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I am constructing a random forest model to predict a dependent variable Y. Two features are X_1 and X_2. However, from domain knowledge, I suspect that X_1 and X_2 don't strongly predict Y on their own, and the feature that really matters is the ratio X_1/X_2. (There are many other features X_i as well.)

For example, suppose that Y is the fraction of people in a given city that drive to work, while X_1 represents the number of cars in the city and X_2 represents the total population of the city. Clearly X_1 and X_2 would independently have at best a weak relationship with Y, while the ratio X_1/X_2 would strongly predict Y.

Can I expect a random forest model to automatically detect that Y scales primarily with X_1/X_2 rather than with either variable independently? Or is it important to use domain knowledge to explicitly create the more relevant feature X_3 = X_1/X_2 before training?

(Maybe another way to say it is that the features X_1 and X_2 are highly correlated, while neither feature is highly correlated with X_1/X_2. I am not a statistical sophisticate.)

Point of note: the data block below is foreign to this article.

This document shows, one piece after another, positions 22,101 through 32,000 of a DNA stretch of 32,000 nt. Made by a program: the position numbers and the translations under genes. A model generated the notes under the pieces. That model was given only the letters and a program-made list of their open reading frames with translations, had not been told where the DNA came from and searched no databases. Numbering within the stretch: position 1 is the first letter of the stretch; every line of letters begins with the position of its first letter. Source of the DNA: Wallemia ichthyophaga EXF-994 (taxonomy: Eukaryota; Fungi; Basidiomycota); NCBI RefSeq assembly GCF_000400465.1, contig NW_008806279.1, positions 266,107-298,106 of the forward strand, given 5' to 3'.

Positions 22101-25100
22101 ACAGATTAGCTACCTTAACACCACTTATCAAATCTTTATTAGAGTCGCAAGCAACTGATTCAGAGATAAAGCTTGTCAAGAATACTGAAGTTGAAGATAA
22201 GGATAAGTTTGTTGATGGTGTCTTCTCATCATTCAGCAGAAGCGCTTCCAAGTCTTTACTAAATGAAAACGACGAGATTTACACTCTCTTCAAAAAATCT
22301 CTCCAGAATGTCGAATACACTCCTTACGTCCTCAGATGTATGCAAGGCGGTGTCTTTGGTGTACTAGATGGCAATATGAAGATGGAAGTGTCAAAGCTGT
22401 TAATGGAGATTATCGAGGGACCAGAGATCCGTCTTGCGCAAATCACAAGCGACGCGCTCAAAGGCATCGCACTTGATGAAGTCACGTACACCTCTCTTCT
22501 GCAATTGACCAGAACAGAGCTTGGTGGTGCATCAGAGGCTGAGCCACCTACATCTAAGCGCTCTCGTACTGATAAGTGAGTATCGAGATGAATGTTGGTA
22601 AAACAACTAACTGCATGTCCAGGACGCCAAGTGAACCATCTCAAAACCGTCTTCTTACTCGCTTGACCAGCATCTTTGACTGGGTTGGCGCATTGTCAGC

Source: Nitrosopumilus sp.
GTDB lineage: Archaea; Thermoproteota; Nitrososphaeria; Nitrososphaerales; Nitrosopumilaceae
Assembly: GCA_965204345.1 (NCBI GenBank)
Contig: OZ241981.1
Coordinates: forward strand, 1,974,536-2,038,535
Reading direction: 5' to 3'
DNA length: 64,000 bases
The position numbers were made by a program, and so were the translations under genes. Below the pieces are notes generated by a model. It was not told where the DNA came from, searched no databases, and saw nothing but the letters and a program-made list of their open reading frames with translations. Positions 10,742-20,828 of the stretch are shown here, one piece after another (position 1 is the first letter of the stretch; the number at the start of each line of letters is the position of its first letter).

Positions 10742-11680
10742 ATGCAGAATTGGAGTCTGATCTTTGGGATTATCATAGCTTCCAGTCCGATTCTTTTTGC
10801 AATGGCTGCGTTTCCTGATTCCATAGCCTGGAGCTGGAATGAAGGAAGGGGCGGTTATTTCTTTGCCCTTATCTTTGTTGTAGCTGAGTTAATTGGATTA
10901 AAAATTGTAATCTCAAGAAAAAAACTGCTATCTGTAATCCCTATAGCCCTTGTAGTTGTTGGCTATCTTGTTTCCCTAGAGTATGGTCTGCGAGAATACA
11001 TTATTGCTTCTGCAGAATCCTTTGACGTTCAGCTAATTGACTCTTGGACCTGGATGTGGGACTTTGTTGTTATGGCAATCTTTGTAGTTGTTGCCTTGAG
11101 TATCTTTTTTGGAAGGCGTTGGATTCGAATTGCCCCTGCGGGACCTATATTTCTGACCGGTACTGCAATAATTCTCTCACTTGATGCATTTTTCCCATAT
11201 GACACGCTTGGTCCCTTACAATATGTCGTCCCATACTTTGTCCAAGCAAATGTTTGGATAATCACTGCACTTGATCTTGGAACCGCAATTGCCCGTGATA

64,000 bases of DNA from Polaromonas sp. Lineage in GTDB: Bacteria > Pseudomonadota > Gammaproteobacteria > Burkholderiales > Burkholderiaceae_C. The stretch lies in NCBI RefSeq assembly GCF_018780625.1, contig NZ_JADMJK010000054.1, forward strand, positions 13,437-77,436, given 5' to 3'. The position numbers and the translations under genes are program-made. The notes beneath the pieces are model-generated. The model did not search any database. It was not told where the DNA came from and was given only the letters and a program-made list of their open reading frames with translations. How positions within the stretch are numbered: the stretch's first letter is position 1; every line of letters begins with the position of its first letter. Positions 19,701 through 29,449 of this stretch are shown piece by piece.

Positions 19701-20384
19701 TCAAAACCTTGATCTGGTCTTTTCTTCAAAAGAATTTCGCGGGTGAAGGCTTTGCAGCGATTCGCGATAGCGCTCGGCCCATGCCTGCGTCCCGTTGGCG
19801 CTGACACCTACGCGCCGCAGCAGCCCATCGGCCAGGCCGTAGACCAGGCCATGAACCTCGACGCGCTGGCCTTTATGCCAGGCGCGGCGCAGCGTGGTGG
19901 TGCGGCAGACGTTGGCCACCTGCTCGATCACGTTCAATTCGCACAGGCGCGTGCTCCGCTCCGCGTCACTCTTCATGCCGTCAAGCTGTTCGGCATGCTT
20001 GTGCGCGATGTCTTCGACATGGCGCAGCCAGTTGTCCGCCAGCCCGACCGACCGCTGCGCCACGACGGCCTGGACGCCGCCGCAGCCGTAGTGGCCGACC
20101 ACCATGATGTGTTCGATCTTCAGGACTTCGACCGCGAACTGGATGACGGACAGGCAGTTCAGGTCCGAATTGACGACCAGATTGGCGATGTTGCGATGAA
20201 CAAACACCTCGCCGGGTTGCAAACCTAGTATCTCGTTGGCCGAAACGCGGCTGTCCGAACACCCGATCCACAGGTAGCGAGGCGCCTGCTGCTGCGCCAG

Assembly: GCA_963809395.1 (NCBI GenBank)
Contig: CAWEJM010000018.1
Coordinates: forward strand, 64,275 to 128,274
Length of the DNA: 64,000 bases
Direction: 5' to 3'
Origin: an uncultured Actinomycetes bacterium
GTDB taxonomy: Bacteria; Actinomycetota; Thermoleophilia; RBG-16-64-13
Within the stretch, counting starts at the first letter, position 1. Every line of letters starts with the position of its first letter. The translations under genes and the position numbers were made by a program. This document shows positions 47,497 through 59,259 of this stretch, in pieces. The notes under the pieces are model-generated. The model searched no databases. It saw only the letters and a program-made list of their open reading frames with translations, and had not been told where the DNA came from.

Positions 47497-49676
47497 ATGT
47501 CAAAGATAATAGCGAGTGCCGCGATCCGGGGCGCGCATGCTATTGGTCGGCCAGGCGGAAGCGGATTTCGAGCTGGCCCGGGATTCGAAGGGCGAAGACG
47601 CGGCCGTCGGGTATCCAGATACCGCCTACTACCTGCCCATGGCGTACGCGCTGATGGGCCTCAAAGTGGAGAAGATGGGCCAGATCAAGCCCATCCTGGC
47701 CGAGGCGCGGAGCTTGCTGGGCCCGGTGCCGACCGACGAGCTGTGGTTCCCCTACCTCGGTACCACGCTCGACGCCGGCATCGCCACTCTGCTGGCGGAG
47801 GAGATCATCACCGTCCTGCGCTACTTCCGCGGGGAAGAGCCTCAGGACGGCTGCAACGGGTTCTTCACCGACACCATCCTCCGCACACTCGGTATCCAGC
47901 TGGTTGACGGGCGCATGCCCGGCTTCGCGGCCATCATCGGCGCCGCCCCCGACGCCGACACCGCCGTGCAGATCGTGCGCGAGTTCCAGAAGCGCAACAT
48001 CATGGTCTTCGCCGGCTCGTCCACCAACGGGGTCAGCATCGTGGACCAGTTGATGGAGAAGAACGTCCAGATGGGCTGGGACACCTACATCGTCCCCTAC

I am interested in the answer for both random forest regressors (as in this setup) and classifiers, if they differ.

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    $\begingroup$ Just remember that each split happens on single variable. So by providing the relationship between them, you may decrease noise and increase accuracy with a smaller tree. $\endgroup$ – Fernando Mar 2 '17 at 18:48
  • $\begingroup$ Sounds like an answer? $\endgroup$ – abeboparebop Mar 3 '17 at 9:20
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Just remember that each split happens on single variable. So by providing the relationship between them, you may decrease noise and increase accuracy with a smaller tree.

To see this, try to model a straight line both ways. The image below is taken from the book Pattern Classification, by Richard O. Duda et al:

Keep in mind that this is a very specific example, you need to understand your data. Most of the time it means: test all your ideas.

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